March 2024

Reprinted with permission from the University of Northwestern – St. Paul. View the original article, which was published in Northwestern Pilot, Spring 2023, No. 437, pages 23-24.

Emily Compaan

Despite its relatively young age, the Engineering program at the University of Northwestern – St. Paul has already made an impact in the local community through student projects. In addition, Northwestern’s recent accreditation by the Accreditation Board for Engineering and Technology (ABET) — retroactive to 2017 — bolsters the program’s already-strong reputation, as many scholarship-granting organizations and well-known employers are looking for the ABET seal of approval.

Several companies have approached UNW and its students to continue and complete research and projects that had previously been tabled. As part of their capstone work, seven Northwestern seniors engaged in such tasks that ranged from designing a drive-through coffee shop to three-dimensional printing of circuit boards for small electronics to a robotic sanding station. For some students, these projects earned them a job offer after graduation. For others, it was the affirmation of contributing to society and working alongside peers to accomplish a task.

While she certainly appreciated the job preparedness that came with Northwestern’s Engineering program, Emily Compaan ’22 chose UNW for the freedom to pursue her calling. Throughout Compaan’s college search, multiple universities told her that it would be impossible to combine her love of mathematics and passion for dance. At Northwestern, she found encouragement from faculty member Dr. Matthew Hyre, who promised to work with Emily to discover her mission and see it through to the end. Hyre kept his promise while, alongside his Engineering peers, maintaining a high level of excellence in the classroom and applying them to real-world problems that needed solving. In addition to being challenged intellectually at UNW, Compaan appreciated the personal and spiritual growth she received from her professors.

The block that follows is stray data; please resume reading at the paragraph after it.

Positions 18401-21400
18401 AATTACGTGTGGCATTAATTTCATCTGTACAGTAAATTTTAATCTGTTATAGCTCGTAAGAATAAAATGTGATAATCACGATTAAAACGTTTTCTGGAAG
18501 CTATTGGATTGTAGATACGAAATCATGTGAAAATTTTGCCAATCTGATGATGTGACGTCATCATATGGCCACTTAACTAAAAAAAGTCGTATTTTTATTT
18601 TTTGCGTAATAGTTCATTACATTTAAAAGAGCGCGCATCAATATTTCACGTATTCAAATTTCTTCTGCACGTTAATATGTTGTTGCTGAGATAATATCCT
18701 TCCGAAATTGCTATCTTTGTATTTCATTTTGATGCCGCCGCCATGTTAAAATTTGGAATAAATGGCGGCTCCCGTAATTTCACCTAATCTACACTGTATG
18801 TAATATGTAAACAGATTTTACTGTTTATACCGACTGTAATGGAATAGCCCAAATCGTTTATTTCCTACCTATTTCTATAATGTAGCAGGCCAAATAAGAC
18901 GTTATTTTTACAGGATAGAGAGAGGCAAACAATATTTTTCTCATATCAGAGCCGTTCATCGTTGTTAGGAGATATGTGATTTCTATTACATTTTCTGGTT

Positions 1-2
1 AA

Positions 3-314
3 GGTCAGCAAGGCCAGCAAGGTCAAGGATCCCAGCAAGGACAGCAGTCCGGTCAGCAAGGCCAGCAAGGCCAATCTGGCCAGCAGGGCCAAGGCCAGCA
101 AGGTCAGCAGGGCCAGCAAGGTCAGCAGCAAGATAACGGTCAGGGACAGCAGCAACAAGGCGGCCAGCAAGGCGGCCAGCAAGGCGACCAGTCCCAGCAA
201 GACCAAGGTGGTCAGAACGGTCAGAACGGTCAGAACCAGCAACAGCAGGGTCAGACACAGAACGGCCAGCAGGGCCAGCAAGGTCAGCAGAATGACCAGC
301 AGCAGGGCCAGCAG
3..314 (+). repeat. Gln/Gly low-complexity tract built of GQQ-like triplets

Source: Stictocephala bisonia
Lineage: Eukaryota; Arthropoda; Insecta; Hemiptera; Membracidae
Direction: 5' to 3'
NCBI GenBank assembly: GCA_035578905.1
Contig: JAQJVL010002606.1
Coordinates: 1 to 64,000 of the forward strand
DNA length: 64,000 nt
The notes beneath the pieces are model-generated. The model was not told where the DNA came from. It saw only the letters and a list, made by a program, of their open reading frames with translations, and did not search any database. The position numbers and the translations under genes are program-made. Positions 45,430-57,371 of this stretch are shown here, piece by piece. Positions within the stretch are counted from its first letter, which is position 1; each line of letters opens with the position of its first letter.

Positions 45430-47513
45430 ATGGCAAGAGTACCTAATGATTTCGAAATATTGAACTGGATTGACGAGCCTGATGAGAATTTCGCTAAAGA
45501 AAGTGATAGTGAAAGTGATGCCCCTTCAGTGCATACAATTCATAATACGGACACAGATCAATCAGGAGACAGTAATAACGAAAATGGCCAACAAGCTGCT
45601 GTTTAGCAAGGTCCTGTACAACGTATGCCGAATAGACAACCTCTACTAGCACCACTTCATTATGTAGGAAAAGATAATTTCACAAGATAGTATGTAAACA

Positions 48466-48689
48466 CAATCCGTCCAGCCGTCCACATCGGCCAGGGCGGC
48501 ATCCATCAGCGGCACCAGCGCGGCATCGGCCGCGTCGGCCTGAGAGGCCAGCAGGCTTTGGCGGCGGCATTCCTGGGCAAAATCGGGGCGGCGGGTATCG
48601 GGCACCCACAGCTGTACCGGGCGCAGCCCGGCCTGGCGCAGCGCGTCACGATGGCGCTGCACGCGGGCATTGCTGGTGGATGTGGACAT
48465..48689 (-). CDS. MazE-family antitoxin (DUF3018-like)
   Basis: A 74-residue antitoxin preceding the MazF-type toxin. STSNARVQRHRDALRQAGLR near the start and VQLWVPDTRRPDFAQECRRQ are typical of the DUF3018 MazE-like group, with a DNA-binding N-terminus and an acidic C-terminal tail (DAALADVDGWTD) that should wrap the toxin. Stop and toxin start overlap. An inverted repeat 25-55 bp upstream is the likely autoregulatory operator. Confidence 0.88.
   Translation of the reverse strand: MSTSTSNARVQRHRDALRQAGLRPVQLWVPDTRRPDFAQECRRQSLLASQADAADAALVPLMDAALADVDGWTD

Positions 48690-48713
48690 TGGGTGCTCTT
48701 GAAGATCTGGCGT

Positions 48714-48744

Emily Compaan standing with Latino man
Compaan during her long-term internship with Engineering Ministries International

Compaan’s senior project involved designing a high-temperature plastic injection molding; a product that Compaan and her Northwestern teammates delivered to a local engineering firm who had commissioned it for further development and use. Throughout the project’s development, Emily met weekly with a faculty mentor who offered guidance in not only the how-to tasks, but also in other components such as time management, setting and achieving specific project goals, and effective communication.

Meanwhile, Compaan and Hyre worked on a separate research project focused on her passions of dance and math, developing a process to track the impact of the act of jumping—and landing — on a dancer’s feet, using tools such as an accelerometer and incorporating several variables, such as the type of flooring, into account. For Compaan, the combination of a rigorous Engineering program and faculty who were willing to journey into previously unknown spaces with her produced immense fulfillment. “I’m not your typical go-into-industry student,” Compaan said. “I want to use my Northwestern experience for a bigger purpose; for something that you might not normally think of using engineering for.”

Emily’s application of an Engineering degree is not unique, nor is her intention to use it for God’s glory going forward. UNW seeks to equip and prepare its students to live out a Christ-centered worldview as alumni in their vocation. For Compaan, that meant working in Panama, Mexico, and Guatemala during her long-term internship with Engineering Ministries International (EMI). She is currently working for the aviation sector of a full-service mechanical, electrical, and plumbing engineering firm in downtown Minneapolis.

By Kelly Larson